with sleeplessness and lessening anxiety symptoms. Because indica strains often have higher CBD concentrations than sativa, they typically provide a more relaxed high.

Sativa-Dominant Strain Effects

People sometimes refer to sativa effects as a “head high” because they tend to affect your mind rather than your body. People who smoke sativa report feeling more energized and concentrated afterward. Sativa strains are great for daytime use for this reason, though some people report that using them at night could result in insomnia. People use sativa strains for a variety of purposes, but mostly when looking for an energetic, active high. Sativa dominant strains can be used to help with depression symptoms, headaches, nausea, general appetite loss, and trouble focusing.

CBD and the Entourage Effect

Cannabidiol, or CBD, is one of the primary cannabinoids present in cannabis alongside THC. CBD binds to different cannabinoid receptors than THC and does not cause a high. In fact, it can even modulate the effects of THC. This makes CBD-heavy strains appealing to folks who want cannabis’ therapeutic and medicinal benefits without the psychological effects.

In combination with THC, CBD can work wonders to revolutionize your high. As part of the entourage effect, phytocannabinoids like THC and CBD can work in harmony to provide a better high. According to this theory, all the components of cannabis, including phytocannabinoids, terpenes, flavonoids, and other compounds, work in unison to provide the full effects the plant offers.

The Role of Terpenes

Cannabis Terpenes

One of the most significant identifying features of any cannabis strain is its dominant terpenes and how they change the flavor and scent of the final bud. Terpenes are a natural chemical compound present in all plant matter, giving them distinctive aromas, flavors, and scent profiles. Much like notes in wine or coffee, terpenes provide a background flavor profile for the different cannabis strains and can change your experience as you use them.

Terpenes are more than just flavor sensations—their unique chemical properties also impact the effects cannabis has on those who partake. In general, terpenes boast a wide range of health benefits, including pain-relieving, anti-inflammatory, antiviral, antibiotic, and antifungal properties. Researchers are also exploring the potential of terpenes as a treatment for cancer, diabetes, cognitive decline, and more. Each terpene has its own unique qualities, and by working synergistically with the other cannabis compounds as a part of the entourage effect, they can help to define the strain’s therapeutic and medicinal properties.

In this way, the terpene profiles of different cannabis strains can help you compare bud to bud to determine which flavor profile and which therapeutic benefits will be best for you. Some of the most common terpene flavor profiles in cannabis strains include:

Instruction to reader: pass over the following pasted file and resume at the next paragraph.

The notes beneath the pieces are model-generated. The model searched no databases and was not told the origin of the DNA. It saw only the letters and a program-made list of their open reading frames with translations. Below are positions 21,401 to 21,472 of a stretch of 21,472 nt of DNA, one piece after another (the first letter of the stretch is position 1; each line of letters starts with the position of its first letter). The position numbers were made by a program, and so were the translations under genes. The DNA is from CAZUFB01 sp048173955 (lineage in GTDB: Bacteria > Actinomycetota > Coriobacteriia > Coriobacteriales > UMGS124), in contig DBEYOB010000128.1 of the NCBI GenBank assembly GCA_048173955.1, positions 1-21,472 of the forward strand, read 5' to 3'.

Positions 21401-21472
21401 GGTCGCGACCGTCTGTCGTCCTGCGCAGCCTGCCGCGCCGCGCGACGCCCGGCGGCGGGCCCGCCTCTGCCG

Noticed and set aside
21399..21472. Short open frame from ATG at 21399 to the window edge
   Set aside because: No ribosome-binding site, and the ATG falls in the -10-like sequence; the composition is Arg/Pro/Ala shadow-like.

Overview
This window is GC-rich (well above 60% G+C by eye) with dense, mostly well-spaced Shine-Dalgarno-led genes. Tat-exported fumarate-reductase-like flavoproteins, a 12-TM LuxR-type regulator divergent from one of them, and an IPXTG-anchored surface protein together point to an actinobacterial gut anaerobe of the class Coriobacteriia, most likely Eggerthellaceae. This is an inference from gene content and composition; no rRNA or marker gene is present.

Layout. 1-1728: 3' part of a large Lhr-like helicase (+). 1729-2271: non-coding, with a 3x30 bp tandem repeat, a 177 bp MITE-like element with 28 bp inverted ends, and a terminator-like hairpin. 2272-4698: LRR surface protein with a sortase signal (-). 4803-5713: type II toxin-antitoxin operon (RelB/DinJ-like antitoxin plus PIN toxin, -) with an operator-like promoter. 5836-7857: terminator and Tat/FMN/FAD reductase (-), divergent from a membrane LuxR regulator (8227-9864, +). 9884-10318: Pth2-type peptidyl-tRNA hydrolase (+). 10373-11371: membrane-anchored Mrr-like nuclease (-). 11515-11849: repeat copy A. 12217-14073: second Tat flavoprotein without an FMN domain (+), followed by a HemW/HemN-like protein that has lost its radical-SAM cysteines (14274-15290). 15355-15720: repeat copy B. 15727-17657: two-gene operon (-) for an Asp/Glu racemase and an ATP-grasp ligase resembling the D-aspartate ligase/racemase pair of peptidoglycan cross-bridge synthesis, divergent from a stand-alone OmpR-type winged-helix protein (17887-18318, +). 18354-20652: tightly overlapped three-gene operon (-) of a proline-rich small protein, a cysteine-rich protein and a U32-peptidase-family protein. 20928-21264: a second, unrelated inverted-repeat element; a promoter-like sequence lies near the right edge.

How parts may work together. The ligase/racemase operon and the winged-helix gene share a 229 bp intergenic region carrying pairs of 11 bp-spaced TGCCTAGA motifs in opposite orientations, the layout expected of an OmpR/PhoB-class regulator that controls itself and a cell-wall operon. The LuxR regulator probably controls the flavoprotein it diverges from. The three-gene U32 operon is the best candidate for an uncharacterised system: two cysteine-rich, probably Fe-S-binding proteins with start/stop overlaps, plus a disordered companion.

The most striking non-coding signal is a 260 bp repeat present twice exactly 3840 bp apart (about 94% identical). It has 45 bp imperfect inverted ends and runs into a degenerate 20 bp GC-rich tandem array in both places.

Piney Terpenes

Terpenes like alpha-pinene, beta-pinene, and carene all help to bring a fresh, piney, earthy aroma to your bud. Plants and foods heavy in piney terpenes include oranges, basil, and cedar trees, and notes of these aromas can be found in strains with these terpenes. Common strains heavy in piney terpenes are Blue Dream, Bubba Kush, and Forest Fire.

  • Alpha-pinene is best known for its short-term memory-boosting properties, but it also has anti-inflammatory properties, which make it a good candidate for arthritis, diabetes, and kidney treatments. It also has bronchodilator and antioxidant properties and has shown promise in anti-cancer research.
  • Beta-pinene, like alpha-pinene, has anti-inflammatory, antioxidant, and anti-cancer properties. Beta-pinene may also have an antidepressant effect and has shown promise in combatting the effects of Alzheimer’s disease.
  • Carene exerts powerful anti-inflammatory properties and may increase alertness and memory retention.

Fruity Terpenes

Fruity terpenes like limonene, myrcene, and para-cymene are naturally found in many strains of cannabis and evoke notes of fruits, herbs, and even hops. In some instances, these strains will have names that tie them to the specific fruit flavor they taste like. This is especially true in the case of Pineapple Express. For other strains, like Headbanger and Kush Cake, searching specifically for the fruit flavors you like will lead you to your preferred experience.

  • Limonene, as you might expect, has a fruity, lemony scent. Like many other terpenes, it has been found to reduce the inflammation and oxidative stress associated with ulcerative colitis, pancreatitis, cancer, and more. It has been found to slow the progression of cancers, modulate blood sugar, reduce cholesterol and triglycerides, reduce appetite, support digestion, and modulate mood.